Sunday, January 3, 2016

Gideon: An Obvious Truth

Rereading Gideon is a splendid beginning for 2016. The guileless writing doesn't predict the sea change that would be brought about by this decision. It is both a history lesson and a model of constitutional law, reaching the "obvious truth" that indigent people accused of crimes must be provided effective assistance of counsel. Because of Gideon, we have a public defender system and the Criminal Justice Act.

Some selected quotes from Justice Black:

"[R]eason and reflection require us to recognize that in our adversary system of criminal justice, any person haled into court, who is too poor to hire a lawyer, cannot be assured a fair trial unless counsel is provided for him. This seems to us to be an obvious truth."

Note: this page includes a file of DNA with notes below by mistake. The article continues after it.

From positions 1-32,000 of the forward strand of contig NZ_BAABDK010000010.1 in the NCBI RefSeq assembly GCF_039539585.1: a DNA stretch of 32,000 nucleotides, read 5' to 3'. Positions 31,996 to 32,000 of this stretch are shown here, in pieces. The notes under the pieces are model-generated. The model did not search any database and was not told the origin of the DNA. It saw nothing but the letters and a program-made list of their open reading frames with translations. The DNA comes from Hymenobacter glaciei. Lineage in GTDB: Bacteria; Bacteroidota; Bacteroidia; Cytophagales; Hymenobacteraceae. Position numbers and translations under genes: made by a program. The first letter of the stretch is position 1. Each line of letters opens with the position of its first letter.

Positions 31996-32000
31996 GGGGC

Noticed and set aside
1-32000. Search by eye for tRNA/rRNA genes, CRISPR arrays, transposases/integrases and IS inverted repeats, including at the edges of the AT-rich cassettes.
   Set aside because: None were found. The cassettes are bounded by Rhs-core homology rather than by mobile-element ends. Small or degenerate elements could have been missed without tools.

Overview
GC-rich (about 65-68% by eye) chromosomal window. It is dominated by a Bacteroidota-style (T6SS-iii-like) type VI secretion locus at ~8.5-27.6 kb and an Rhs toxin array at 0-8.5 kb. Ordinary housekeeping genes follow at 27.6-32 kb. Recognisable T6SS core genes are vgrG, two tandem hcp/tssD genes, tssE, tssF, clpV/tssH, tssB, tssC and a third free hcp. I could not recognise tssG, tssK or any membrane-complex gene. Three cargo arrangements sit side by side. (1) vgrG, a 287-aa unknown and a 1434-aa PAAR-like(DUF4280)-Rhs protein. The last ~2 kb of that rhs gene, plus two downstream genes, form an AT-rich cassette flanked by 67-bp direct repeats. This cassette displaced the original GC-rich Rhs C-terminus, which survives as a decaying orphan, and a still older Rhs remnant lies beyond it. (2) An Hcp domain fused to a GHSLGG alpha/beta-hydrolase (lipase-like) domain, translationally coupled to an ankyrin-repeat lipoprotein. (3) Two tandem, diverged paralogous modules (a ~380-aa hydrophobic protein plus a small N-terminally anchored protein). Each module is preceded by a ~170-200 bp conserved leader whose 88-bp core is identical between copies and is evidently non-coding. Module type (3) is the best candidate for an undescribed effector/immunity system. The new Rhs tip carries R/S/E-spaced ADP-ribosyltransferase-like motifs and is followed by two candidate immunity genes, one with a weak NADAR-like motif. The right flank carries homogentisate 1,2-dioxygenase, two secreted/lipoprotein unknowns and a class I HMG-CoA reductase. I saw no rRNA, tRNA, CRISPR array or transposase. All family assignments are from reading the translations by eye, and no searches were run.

"The right of one charged with crime to counsel may not be deemed fundamental and essential to fair trials in some countries, but it is in ours."

"This noble ideal [that every defendant stands equal before the law] cannot be realized if the poor man charged with crime has to face his accusers without a lawyer to assist him."

Gideon is a short read. Here it is.

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